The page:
1787 — 1863
Franz Xaver Gruber
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Franz Xaver Gruber was a 19th century Austrian composer most famous for his sacred works. In particular his hymnStille Nacht (1818), known in English as Silent Night, Holy Night, has survived to become one of today’s most popular Christmas carols.
Gruber was born in the small village of Hochburg, Austria to a family of weavers. Although Gruber was expected to follow in the footsteps of his parents and his five brothers and sisters in the textile industry, he had other ideas, and began taking lessons in secret with Andreas Peterlechner, a schoolteacher. Upon turning 18, he was finally able to convince his father to let him pursue a career in music and teaching, and he began studying with Georg Hartdobler, a church organist.
By the age of twenty, Gruber had finally finished his studies and passed the necessary exams to become a certified teacher and organist. His first position began in the fall of 1807 in Arnsdorf, Germany, where he soon married a local widow, Maria Elisabeth Engelsberger. Soon after, he added a new appointment as church organist in Oberndorf and two children, neither of whom survived childhood, to his list of responsibilities. Despite his overwhelming schedule, it seems that Gruber was able to excel in nearly every area. His school was consistently praised as one of the best in the area, and Gruber had quickly gained a reputation as a top-notch organist.
The background and origin of Stille Nacht was for some time under dispute, partly because of Gruber choosing not acknowledge composing the song or publishing a version under his own name until 1855. Because of this delay, many believed the carol to actually be a Tyrolean folk song, due to its popularity in that area, which straddled the border between Austria and Italy. Although the work does contain definite influences from both Italian and Austrian folk music, Gruber’s authorship is now undisputed.
Although Stille Nacht has tended to overshadow his other works, Gruber was actually quite a prolific composer. Many of his works were essentially forgotten for well over a century, but fortunately many of them were catalogued and published in 1989. This represented the first time that the public was exposed to the vast majority of Gruber’s work, which includes an astonishing 60 masses and over twenty additional liturgical pieces in addition to dance music, secular songs and arrangements of many hits from the operatic tradition. Like Stille Nacht, most of Gruber’s other works are simple and melodic. Although they come out of a tradition that is Classically influenced, Gruber was unique in incorporating several uniquely Romantic aspects in his works, and as such they often had a heightened sense of drama.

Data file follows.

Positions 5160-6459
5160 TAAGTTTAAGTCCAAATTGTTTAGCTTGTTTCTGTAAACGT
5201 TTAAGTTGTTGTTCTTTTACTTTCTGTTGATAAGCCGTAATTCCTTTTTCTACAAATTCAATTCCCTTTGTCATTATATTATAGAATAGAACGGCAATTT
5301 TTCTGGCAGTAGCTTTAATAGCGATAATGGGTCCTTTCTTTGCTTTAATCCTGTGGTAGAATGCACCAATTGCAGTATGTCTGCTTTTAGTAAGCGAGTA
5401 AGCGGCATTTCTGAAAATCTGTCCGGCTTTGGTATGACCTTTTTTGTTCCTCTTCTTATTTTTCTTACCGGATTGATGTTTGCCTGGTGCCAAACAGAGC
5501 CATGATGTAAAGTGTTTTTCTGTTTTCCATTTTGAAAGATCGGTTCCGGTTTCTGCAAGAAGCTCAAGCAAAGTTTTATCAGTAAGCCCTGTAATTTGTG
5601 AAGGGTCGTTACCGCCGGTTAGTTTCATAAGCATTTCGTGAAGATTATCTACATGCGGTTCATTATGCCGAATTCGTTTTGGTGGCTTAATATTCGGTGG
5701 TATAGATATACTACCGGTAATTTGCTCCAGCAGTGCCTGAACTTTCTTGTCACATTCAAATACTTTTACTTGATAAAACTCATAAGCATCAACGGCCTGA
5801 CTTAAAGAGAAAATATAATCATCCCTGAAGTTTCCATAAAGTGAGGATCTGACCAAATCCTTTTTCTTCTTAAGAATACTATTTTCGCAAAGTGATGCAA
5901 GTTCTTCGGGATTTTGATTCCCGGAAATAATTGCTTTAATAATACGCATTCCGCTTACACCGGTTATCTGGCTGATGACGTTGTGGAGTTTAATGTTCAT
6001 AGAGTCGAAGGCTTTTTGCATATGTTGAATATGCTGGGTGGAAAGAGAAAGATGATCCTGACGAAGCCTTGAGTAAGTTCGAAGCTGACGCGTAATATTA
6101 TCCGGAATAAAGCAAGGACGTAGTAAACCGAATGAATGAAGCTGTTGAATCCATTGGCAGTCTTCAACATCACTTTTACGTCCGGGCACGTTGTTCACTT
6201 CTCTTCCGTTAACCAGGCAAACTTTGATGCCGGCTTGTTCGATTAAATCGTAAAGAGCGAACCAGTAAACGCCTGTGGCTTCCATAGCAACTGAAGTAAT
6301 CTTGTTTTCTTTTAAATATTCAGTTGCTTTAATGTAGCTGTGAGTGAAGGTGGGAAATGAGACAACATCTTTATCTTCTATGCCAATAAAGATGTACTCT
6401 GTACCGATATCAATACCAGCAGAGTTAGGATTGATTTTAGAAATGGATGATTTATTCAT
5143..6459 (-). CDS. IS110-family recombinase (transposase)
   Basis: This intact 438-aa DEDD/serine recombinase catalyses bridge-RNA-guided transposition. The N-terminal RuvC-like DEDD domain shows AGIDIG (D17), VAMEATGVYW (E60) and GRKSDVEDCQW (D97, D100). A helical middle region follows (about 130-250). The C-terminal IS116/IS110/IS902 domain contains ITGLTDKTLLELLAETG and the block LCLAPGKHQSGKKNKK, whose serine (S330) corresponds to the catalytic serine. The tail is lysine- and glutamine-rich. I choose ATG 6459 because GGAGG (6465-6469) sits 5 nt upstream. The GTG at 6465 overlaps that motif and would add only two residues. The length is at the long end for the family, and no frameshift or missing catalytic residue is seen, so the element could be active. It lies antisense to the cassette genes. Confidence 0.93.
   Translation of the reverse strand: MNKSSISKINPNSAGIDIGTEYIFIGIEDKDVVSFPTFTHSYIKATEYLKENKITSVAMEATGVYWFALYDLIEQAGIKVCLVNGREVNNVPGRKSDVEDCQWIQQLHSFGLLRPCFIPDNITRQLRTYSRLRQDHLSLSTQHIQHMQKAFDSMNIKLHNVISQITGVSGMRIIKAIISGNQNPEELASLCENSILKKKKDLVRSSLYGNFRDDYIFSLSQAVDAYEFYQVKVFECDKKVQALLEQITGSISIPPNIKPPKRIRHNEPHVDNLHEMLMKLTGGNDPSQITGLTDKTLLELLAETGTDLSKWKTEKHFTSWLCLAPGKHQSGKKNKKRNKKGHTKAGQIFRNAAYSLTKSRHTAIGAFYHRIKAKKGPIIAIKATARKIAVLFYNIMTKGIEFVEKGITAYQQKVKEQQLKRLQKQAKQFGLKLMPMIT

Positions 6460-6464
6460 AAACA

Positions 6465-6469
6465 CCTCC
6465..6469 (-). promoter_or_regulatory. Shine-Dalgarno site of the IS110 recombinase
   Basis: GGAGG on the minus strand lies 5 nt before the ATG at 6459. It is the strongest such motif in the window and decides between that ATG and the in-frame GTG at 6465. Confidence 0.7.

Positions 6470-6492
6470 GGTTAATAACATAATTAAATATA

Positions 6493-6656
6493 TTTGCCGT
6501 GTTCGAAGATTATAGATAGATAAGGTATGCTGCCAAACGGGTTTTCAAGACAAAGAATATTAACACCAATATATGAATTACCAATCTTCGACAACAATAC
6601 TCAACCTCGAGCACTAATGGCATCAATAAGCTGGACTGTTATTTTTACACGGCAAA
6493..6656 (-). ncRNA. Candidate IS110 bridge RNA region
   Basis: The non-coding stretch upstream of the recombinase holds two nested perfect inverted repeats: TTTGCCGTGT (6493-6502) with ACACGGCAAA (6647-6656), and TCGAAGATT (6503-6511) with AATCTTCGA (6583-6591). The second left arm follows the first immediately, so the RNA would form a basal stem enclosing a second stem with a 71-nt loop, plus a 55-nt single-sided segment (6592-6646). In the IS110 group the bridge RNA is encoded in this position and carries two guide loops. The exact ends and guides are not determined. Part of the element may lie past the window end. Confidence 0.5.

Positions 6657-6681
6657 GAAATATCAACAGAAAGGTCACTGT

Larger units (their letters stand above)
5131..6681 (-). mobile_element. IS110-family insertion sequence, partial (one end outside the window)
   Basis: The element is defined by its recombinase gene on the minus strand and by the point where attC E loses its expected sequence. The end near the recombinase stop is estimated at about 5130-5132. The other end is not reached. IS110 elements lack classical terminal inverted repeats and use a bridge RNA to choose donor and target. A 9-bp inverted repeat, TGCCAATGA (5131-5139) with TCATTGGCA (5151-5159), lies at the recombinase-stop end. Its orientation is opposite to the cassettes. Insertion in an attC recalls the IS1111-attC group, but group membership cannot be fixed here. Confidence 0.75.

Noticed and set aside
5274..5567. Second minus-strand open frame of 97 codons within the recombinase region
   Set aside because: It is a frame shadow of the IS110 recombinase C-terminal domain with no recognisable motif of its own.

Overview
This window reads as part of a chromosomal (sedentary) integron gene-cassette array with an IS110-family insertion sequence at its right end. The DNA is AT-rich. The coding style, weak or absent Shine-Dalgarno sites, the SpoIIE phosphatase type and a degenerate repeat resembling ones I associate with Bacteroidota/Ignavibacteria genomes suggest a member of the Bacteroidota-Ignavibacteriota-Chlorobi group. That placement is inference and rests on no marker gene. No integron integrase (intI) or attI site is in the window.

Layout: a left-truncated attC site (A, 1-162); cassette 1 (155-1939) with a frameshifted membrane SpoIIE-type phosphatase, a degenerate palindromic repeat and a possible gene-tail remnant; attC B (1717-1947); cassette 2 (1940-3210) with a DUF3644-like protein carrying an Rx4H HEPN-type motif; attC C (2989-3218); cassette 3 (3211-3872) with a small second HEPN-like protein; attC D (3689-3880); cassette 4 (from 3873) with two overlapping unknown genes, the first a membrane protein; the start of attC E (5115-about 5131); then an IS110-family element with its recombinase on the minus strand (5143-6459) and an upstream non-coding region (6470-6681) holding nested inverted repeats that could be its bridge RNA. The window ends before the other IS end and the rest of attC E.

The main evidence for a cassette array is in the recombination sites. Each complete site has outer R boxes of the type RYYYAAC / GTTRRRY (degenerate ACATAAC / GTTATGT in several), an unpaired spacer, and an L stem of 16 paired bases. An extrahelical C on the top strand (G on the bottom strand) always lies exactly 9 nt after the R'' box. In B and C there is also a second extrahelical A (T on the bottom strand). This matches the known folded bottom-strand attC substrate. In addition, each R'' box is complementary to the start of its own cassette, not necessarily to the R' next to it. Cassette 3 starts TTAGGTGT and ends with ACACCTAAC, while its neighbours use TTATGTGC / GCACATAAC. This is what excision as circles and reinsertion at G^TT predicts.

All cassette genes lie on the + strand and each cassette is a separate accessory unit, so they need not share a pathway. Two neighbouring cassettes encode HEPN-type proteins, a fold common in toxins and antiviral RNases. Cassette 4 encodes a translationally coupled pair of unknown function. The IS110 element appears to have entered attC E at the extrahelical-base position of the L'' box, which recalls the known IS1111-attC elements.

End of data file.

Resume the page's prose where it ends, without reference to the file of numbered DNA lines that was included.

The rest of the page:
It was while he was at Arnsdorf that the 300th anniversary of the founding of the village’s church was celebrated, an event which brought 20,000 outsiders to the region and which saw Gruber direct many orchestral performances over the course of the five-day festival, which helped secure his reputation throughout the region.
However, the most significant moment of Gruber’s career, or at least the one he is best remembered for today, was composing music for the songStille Nacht, set to lyrics which Josef Mohr, an assistant priest, had written two years previously. The song was premiered in Oberndorf on Christmas day 1818. At the time, Gruber didn’t think much of the work, calling it “a simple composition.” However, thanks to a few enthusiastic advocates,Stille Nacht quickly spread. A passing organ builder, Karl Mauracher, happened to come across a score to the work while travelling through Oberndorf. When he returned to Austria he showed the piece to family singer groups including the Rainers, who brought it to Russia, and the Strassers, who brought it to America.
Gruber would not receive much recognition for his most famous work during his lifetime, but his career seemed to be doing just fine without it. He became the choir director and organist in the city of Hallein, in 1835. As the second-largest city in Salzburg province, this was a great opportunity for Gruber, and he enthusiastically set about his new duties building and training a choir. However, this time was also marked by tragedy, as Gruber’s second wife, his former student Maria Breitfuss, passed away. He ended up marrying a third time, to Katharina Wimmer, but soon after, his mental facilities began to fade. Although he lived to the ripe age of 75, he composed very little after his 60th birthday.
While he was appreciated during his life, Gruber would become beloved by subsequent generations. Several museums were erected in his honour in the cities of Arnsdorf and Hallein, and a chapel paying tribute toStille Nacht was built in 1937. Many of the locations associated with his life are still frequent tourist and pilgrimage destinations, including his grave in Hallein and in Hochburg, where a plaque marks the spot where the house, called the “Steinpointsölde” in which Gruber was born once stood.
Images courtesy of Salzburger Nachrichten and public domain